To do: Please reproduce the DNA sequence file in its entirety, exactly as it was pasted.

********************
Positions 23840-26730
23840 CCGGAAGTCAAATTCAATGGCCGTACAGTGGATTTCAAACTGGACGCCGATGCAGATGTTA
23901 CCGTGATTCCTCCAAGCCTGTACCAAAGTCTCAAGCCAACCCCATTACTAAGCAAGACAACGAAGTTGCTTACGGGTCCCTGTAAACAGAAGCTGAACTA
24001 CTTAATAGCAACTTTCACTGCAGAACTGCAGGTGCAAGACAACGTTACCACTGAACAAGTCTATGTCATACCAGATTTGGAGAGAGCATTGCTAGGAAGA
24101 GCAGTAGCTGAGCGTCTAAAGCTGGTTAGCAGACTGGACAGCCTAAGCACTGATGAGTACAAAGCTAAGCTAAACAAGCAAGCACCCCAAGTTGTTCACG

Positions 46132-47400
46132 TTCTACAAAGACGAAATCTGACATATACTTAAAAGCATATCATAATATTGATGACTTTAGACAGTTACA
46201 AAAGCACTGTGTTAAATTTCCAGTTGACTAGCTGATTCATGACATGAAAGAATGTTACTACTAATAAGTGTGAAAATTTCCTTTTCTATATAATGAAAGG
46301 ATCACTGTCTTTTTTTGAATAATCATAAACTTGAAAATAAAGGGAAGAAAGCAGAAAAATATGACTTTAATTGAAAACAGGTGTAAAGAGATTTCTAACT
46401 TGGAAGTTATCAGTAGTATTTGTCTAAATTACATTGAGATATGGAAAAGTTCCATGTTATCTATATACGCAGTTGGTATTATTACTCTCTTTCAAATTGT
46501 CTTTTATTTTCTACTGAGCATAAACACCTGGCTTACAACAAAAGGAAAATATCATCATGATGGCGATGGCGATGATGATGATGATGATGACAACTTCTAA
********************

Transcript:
Positions 23840-26730
23840 CCGGAAGTCAAATTCAATGGCCGTACAGTGGATTTCAAACTGGACGCCGATGCAGATGTTA
23901 CCGTGATTCCTCCAAGCCTGTACCAAAGTCTCAAGCCAACCCCATTACTAAGCAAGACAACGAAGTTGCTTACGGGTCCCTGTAAACAGAAGCTGAACTA
24001 CTTAATAGCAACTTTCACTGCAGAACTGCAGGTGCAAGACAACGTTACCACTGAACAAGTCTATGTCATACCAGATTTGGAGAGAGCATTGCTAGGAAGA
24101 GCAGTAGCTGAGCGTCTAAAGCTGGTTAGCAGACTGGACAGCCTAAGCACTGATGAGTACAAAGCTAAGCTAAACAAGCAAGCACCCCAAGTTGTTCACG

Positions 46132-47400
46132 TTCTACAAAGACGAAATCTGACATATACTTAAAAGCATATCATAATATTGATGACTTTAGACAGTTACA
46201 AAAGCACTGTGTTAAATTTCCAGTTGACTAGCTGATTCATGACATGAAAGAATGTTACTACTAATAAGTGTGAAAATTTCCTTTTCTATATAATGAAAGG
46301 ATCACTGTCTTTTTTTGAATAATCATAAACTTGAAAATAAAGGGAAGAAAGCAGAAAAATATGACTTTAATTGAAAACAGGTGTAAAGAGATTTCTAACT
46401 TGGAAGTTATCAGTAGTATTTGTCTAAATTACATTGAGATATGGAAAAGTTCCATGTTATCTATATACGCAGTTGGTATTATTACTCTCTTTCAAATTGT
46501 CTTTTATTTTCTACTGAGCATAAACACCTGGCTTACAACAAAAGGAAAATATCATCATGATGGCGATGGCGATGATGATGATGATGATGACAACTTCTAA